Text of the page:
What we call internal gutter systems are also known as Yankee Gutters, built-in, or integral gutters. What ever you call them they can become an expense problem without careful monitoring and maintenance. These drainage systems have been used on houses from the 1700’s through the early 1900’s though they are most commonly found on buildings from the Victorian period. Want to know more about them?
Typically they are incorporated into the cornice along the roof line, on a porch, or bay window. The usual construction is a wood trough lined with metal. Because of the cornice covering the system they are not easily visible creating unseen problems.
Signs your system is not functioning properly include: peeling paint, moist wood, and damage to masonry. On bay windows leaking into the house can also occur. Unfortunately once these symptoms are presented there is often damage to the structural framing, walls, or ceiling not to mention the decorative mouldings of the cornice making repair (restoration – replacement to match original) an expensive proposition.
One way to minimize the cost is to make sure the gutter is regularly inspected and the the solder joints in the metal are properly maintained. Never use roofing tar to seal the joints, this will trap the water into the wood causing the same problems you are trying to correct. Visit the Roof Repair Homepage to choose the type of roofing which you prefer for your home and with offering good customer service, you can consult them anytime to sort out your roofing issues.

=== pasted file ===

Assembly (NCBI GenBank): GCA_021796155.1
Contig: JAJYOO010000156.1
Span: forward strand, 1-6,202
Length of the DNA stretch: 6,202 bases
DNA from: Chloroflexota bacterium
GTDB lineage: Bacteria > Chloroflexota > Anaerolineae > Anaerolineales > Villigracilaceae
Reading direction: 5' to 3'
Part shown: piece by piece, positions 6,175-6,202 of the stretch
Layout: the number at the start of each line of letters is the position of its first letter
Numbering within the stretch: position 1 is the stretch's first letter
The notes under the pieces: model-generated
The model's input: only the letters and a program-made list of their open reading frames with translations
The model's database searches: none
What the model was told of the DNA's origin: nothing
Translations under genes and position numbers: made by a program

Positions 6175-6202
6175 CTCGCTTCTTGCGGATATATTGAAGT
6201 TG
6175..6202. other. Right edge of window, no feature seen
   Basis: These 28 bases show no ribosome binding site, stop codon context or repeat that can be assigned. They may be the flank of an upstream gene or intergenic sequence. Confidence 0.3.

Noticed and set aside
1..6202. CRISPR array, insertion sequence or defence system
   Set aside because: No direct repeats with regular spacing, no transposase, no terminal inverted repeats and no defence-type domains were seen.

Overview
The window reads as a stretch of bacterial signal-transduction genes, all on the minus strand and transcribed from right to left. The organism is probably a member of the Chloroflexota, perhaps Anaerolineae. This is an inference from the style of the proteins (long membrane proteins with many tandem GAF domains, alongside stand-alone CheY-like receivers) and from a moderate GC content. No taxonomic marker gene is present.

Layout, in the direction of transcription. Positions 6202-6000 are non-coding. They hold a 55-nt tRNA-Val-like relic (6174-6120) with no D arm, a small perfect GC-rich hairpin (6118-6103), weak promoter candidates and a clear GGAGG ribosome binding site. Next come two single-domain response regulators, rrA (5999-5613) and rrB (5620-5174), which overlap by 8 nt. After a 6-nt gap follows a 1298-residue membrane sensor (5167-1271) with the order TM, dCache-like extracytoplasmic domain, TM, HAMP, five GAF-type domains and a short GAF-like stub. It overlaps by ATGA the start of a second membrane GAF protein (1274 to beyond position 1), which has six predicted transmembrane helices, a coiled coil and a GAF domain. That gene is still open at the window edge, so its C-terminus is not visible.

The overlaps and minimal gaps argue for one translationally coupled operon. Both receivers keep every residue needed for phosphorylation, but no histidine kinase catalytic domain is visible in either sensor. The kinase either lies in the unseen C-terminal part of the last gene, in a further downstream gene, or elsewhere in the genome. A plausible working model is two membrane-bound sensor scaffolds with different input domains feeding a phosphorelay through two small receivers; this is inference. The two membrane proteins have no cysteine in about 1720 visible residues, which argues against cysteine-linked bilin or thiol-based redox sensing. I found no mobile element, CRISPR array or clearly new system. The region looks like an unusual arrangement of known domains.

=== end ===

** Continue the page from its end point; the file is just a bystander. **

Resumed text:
Some people roof over their internal gutter system and use external gutters for their water management – this is an option for saving money but it does change the original appearance of the building by covering the decorative cornice. This solution also does not address the damage to the structural systems. Often times someone will wrap the problem in vinyl or aluminum using the “I can’t see it, it’s not a problem” approach to maintenance (as seen by the picture above). This actually creates larger problems and sometimes results in losing the entire front porch.